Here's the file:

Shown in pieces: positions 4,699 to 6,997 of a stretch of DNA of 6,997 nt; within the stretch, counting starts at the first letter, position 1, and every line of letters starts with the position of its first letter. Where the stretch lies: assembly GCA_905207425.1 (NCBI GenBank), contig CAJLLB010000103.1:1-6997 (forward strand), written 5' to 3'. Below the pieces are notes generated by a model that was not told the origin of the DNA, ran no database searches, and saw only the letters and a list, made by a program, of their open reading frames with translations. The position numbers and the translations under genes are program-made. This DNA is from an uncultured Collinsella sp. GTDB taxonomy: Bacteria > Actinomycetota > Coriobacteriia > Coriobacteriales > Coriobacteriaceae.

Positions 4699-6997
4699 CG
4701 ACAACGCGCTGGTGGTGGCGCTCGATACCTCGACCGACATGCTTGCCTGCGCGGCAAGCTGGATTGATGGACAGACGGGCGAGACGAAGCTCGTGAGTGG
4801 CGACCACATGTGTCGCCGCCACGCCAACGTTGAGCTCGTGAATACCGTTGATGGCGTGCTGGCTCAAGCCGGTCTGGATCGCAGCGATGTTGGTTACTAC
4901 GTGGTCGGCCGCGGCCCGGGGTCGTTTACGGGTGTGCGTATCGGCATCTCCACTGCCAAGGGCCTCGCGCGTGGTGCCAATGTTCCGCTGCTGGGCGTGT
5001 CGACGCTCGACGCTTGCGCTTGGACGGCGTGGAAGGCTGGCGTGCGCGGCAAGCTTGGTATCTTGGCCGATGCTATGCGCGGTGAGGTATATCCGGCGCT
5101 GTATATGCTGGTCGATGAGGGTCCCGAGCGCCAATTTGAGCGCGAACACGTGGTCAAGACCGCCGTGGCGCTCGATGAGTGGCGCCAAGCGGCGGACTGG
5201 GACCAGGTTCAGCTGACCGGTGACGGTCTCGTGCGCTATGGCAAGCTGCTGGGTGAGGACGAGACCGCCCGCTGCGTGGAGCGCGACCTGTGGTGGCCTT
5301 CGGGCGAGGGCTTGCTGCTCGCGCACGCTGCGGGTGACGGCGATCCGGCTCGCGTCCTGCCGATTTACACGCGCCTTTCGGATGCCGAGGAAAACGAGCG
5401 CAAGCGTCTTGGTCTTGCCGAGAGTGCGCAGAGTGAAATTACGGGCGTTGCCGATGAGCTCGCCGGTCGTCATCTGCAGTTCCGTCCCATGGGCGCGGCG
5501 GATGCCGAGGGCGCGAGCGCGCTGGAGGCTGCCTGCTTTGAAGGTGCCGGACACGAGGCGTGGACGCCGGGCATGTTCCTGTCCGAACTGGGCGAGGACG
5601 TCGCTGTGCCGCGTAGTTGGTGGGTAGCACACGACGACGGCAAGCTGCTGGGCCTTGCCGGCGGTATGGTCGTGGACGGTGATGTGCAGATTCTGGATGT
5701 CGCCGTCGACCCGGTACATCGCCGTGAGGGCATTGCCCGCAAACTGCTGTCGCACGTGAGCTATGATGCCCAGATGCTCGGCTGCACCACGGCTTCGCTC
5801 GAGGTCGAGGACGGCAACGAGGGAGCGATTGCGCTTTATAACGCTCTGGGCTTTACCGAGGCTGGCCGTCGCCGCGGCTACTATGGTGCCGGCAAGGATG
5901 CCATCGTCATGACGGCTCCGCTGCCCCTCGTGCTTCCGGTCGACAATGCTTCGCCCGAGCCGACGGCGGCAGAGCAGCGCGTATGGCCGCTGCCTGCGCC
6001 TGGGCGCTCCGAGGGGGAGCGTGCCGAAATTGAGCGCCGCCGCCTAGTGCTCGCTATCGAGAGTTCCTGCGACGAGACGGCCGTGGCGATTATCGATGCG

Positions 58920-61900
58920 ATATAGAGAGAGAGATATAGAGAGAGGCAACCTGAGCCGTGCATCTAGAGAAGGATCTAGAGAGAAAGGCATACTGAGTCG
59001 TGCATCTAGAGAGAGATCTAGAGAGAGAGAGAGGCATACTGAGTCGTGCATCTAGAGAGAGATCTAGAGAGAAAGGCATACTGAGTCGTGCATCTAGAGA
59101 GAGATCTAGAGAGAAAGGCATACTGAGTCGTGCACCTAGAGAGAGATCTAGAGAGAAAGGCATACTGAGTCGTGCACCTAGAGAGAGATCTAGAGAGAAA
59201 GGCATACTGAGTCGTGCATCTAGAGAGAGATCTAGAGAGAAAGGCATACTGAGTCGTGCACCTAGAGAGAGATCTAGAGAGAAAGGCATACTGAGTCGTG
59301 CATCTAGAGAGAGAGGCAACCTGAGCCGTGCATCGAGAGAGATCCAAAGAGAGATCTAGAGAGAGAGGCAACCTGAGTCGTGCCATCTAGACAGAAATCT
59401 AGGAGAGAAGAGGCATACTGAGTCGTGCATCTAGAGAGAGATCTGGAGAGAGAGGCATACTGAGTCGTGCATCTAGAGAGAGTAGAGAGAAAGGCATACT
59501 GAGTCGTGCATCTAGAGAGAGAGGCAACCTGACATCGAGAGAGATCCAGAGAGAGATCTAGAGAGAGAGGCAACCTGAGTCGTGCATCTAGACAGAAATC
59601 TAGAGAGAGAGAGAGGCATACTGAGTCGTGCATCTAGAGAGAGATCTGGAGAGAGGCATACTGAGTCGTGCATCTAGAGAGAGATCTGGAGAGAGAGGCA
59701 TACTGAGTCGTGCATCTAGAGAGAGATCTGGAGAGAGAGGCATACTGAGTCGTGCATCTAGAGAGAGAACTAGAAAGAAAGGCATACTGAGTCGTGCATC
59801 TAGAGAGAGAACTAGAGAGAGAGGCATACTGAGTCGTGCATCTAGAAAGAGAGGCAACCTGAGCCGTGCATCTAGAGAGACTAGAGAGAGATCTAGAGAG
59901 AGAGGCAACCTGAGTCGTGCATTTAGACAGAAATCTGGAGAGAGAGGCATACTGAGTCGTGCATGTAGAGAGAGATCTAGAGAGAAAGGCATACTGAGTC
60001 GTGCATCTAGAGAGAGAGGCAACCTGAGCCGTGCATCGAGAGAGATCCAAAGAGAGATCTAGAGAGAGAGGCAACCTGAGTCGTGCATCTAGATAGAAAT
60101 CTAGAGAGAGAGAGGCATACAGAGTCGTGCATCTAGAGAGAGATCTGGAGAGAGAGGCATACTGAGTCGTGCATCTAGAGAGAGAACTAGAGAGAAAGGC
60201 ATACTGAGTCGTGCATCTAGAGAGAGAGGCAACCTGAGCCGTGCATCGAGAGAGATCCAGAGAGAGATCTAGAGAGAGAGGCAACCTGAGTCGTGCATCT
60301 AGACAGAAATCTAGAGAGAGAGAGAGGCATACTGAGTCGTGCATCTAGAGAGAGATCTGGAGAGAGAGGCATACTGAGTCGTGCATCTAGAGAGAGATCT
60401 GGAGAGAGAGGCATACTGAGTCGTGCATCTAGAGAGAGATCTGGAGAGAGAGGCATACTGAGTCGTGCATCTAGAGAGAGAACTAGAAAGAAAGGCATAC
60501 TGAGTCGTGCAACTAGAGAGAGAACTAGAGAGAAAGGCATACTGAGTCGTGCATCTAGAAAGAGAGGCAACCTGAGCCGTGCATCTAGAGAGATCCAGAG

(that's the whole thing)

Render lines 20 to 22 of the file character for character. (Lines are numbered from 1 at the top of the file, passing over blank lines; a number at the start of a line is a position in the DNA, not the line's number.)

59001 TGCATCTAGAGAGAGATCTAGAGAGAGAGAGAGGCATACTGAGTCGTGCATCTAGAGAGAGATCTAGAGAGAAAGGCATACTGAGTCGTGCATCTAGAGA
59101 GAGATCTAGAGAGAAAGGCATACTGAGTCGTGCACCTAGAGAGAGATCTAGAGAGAAAGGCATACTGAGTCGTGCACCTAGAGAGAGATCTAGAGAGAAA
59201 GGCATACTGAGTCGTGCATCTAGAGAGAGATCTAGAGAGAAAGGCATACTGAGTCGTGCACCTAGAGAGAGATCTAGAGAGAAAGGCATACTGAGTCGTG